SINGAPORE: Veredus Laboratories, a leading provider of molecular detection tests, and its technology partner, STMicroelectronics, announced the successful development and deployment of VereFoodborne, a Lab-on-Chip application that is able to detect 10 to 12 food-borne pathogens in one test, including the Shiga toxin-producing Escherichia coli (E. coli) responsible for the recent severe food poisoning outbreak in Europe.
VereFoodborne, based on STMicroelectronics’ Lab-on-Chip platform, is a portable Lab-on-Chip application that can detect and differentiate food-borne pathogens including E. coli, Shiga toxin-producing E. coli (including E. coli 0157 and E.coli 0104), Salmonella, Listeria and Campylobacter.
The ability of the VereFoodborne chip to simultaneously lock on multiple segments of the genes of food-borne pathogens enables it to identify bacteria and viruses with a much higher degree of confidence compared to other tests. This capability is made possible with a microarray on the chip that allows it to detect multiple pathogens in one test, saving time and resources over existing approaches.
“We started the design and development of VereFoodborne about two years ago, and this solution has come at an opportune time given the current outbreak. VereFoodborne is ideal for use in the testing and surveillance of food,” said Dr Rosemary Tan, CEO of Veredus Laboratories. “VereFoodborne is already being deployed to several pilot users in Asia and we are anxious to have it protect consumers from food-borne pathogens.”
“In the face of mutations and changes in the profile of the pathogens we need to detect, the combination of ST’s Lab-on-Chip platform with Veredus’ molecular diagnostics expertise stands out as a powerful tool in the ability to provide rapid and accurate identification of pathogens and adaptation to new challenges,” said Anton Hofmeister, Group Vice-President and General Manager for ST’s Microfluidic Division.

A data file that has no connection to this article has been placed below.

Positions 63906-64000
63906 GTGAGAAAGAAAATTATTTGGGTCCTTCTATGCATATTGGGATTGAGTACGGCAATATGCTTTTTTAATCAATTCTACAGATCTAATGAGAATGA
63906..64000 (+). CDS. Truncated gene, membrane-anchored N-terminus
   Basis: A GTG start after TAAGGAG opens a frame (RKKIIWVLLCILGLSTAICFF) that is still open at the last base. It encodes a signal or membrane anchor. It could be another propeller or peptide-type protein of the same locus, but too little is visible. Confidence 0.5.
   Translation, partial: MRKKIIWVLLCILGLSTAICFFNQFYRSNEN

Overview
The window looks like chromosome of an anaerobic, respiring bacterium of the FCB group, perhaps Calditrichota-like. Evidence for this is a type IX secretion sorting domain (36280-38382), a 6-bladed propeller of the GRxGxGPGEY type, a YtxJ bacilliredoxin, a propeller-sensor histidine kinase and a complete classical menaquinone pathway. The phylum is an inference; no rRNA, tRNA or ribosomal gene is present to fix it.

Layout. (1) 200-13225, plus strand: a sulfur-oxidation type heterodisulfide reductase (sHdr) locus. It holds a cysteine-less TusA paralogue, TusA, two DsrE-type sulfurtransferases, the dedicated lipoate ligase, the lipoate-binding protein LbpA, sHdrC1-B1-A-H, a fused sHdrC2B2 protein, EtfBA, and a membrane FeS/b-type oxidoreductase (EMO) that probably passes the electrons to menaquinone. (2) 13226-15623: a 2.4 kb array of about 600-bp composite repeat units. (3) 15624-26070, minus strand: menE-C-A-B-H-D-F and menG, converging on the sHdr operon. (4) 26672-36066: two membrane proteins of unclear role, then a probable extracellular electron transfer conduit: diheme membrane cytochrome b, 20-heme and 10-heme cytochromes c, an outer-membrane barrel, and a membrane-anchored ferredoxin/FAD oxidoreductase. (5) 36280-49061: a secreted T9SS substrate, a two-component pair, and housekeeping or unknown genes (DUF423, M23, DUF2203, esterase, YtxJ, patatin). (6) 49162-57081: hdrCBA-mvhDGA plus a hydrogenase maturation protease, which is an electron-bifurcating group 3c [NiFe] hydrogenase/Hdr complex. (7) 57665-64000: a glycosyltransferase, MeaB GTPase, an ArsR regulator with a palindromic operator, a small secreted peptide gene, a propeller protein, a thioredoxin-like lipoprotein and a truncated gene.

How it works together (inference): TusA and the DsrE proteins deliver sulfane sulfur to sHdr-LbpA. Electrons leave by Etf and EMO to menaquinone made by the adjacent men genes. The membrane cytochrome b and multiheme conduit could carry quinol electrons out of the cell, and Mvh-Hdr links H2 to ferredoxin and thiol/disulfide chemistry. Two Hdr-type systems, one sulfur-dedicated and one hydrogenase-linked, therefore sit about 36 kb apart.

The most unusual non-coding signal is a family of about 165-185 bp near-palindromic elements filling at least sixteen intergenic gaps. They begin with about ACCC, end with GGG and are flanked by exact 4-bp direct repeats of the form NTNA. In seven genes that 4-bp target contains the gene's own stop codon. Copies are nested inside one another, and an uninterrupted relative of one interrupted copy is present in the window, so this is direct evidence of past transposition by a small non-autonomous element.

VereFoodborne will be a very powerful tool for health authorities and the food industry to carry out food safety surveillance as well as poisoning-outbreak investigation.
With this tool, health authorities can speed up their investigations of food-borne poisoning outbreaks. VereFoodborne’s faster testing means the health authorities can eliminate ‘suspects’ faster and zero in on their ‘culprit’ pathogen more accurately. This would lead to faster containment and stop the spread of infection early on. Wrong ‘suspects’ in a poisoning outbreak investigation, which could be a shipment of farm produce, for example, can be released from quarantine faster, avoiding unnecessary costs and spoilage of goods.
Major food companies, on the other hand, vigorously test all their ingredients pre and post processing. The traditional method, which takes much longer to complete, means that perishable ingredients need to be held-up longer in storage while their shelf-life clock is ticking away. Smaller companies, which normally would depend on central labs, can also now carry out their own testing at a lower cost and shorter time if they use the VereFoodborne.